As Browning recalls it, her dinnertime recitation of Cave’s letter emerged from news that episodes of American Gods would be screened in front of a panel to determine whether the series might qualify for Emmy consideration. “I was telling them how scary that is to me and I ended up reading them the letter that Nick Cave wrote,” she explains.

In the hours before Browning journeys back to her adopted home of Los Angeles, the young star appears understated and authentic, her dry, self-deprecating humor ringing true to the country she called home for some twenty-plus years, the country where at just eight years old she got her start in the television movie The Echo of Thunder and where over the following five years, she would hold her own alongside Billy Connolly in the comedy The Man Who Sued God, Heath Ledger and Orlando Bloom in the retelling of the life of the infamous Australian bushranger Ned Kelly, and Julianna Marguiles in the Australian-filmed, American-released horror flick Ghost Ship. But her big break came in 2004 in the shape of A Series of Unfortunate Events, which saw Browning share screen time with Hollywood heavyweights Jim Carrey, Jude Law, Meryl Streep, and Connolly for the second time.
Yet despite her two decades in front of the camera racking up an impressive list of IMDB credits spanning myriad genres including everything from crime dramas (Legend, in which Browning plays Tom Hardy’s wife) to musicals (the British drama God Help the Girl, for which she took the lead), the young star speaks frankly and openly about the fears that go hand-in-hand with a burgeoning acting career.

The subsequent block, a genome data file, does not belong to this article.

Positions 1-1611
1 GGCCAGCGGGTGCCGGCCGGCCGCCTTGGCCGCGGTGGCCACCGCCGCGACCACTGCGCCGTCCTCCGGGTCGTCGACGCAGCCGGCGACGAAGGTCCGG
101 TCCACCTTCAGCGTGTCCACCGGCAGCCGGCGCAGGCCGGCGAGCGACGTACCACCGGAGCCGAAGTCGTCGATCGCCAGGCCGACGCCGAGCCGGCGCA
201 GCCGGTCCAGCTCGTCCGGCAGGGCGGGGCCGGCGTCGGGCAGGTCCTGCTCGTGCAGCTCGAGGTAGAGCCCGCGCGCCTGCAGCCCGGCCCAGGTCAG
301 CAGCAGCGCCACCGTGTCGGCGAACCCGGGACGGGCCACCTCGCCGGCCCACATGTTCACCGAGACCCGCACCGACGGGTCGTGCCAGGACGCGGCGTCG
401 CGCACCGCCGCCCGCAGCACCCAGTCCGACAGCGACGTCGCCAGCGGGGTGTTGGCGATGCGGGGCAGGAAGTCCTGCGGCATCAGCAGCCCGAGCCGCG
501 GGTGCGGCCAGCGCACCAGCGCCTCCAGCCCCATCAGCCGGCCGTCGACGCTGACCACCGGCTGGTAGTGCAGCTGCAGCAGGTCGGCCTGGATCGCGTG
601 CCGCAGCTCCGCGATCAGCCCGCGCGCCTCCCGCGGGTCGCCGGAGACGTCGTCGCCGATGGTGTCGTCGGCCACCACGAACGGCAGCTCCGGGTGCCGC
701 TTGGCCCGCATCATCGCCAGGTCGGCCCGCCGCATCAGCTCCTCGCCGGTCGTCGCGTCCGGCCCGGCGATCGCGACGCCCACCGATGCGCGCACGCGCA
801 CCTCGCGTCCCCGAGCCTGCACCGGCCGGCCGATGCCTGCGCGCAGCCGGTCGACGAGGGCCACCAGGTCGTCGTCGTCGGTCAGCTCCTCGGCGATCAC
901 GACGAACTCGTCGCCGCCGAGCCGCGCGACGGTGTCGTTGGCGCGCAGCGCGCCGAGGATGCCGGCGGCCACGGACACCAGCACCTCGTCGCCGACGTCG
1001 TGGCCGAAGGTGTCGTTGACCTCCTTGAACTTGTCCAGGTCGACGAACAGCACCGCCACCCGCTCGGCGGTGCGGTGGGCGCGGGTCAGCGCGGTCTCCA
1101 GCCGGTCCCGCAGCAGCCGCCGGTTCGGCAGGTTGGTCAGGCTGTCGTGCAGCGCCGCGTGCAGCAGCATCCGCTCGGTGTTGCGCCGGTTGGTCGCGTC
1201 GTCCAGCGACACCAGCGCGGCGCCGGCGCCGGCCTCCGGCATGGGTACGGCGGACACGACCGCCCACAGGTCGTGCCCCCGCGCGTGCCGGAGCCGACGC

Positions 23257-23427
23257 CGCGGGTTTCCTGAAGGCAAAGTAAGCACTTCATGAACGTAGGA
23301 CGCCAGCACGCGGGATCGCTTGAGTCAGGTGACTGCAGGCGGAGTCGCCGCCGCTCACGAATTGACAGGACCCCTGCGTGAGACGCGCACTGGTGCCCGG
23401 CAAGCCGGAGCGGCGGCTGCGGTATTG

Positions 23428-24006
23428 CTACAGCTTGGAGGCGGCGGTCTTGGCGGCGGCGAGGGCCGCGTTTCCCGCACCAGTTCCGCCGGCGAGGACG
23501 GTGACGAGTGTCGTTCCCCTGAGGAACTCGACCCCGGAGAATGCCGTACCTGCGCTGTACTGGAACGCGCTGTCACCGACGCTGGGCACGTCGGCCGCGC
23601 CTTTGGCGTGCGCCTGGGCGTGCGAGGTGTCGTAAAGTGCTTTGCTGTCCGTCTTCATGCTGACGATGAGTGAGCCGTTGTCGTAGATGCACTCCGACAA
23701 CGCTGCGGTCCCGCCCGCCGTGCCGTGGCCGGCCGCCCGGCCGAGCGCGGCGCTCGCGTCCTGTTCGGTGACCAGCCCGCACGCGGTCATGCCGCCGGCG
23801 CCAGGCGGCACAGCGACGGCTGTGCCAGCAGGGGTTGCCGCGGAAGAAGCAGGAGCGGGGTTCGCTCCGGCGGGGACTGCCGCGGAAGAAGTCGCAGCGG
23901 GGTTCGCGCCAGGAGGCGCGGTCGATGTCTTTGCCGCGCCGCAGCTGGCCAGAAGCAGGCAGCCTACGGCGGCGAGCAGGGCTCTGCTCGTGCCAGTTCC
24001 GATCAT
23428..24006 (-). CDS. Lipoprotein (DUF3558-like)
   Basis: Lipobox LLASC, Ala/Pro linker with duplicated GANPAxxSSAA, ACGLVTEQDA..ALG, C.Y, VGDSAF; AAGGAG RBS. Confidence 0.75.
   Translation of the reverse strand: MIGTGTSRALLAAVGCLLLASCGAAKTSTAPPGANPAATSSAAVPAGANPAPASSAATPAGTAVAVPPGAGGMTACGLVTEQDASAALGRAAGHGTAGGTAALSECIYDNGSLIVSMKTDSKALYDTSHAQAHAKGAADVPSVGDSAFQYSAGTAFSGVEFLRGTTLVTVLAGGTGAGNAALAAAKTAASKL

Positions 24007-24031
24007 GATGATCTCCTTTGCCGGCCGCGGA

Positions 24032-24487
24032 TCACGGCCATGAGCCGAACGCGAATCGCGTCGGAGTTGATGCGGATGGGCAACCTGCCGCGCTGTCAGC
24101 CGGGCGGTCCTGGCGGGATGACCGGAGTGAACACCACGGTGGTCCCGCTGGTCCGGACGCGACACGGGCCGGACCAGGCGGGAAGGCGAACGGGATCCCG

There is the wavering skepticism surrounding award ceremonies—”If our show won awards that would be really exciting and wonderful, and yet I’ve always had a weird feeling about awards. I really don’t understand how every year there is one person from each category who is the best person at the art that they do”—but equally, if not more so, Browning’s uneasiness stems from a lingering and very real apprehension towards the ostensibly public nature of fame itself. “I have a feeling that if this show is big, it won’t be long before there are stories about me being an asshole because I wouldn’t take a photo with someone—but it is so often because it makes me panic and I don’t know how to respond,” she says. “I’m such a socially inept person in general that I’m like, How am I going to deal with it?” she concedes with a laugh.

Full article: thelast-magazine.com

May 2017
Gallery, TV  •  By  •  Comments Off on American Gods Pilot Episode Captures

Emily was only in the episode briefly this week, but I have added captures of her to the gallery.

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Apr 2017
Articles  •  By  •  Comments Off on American Gods’ Emily Browning: ‘Laura Moon is awful… but who the f*** wants to be nice?’

When your character gets killed off in the first episode, it’s usually not a great sign for an actor’s career. But Emily Browning, who plays the recently deceased Laura Moon in TV’s latest must-see series American Gods, couldn’t be more content.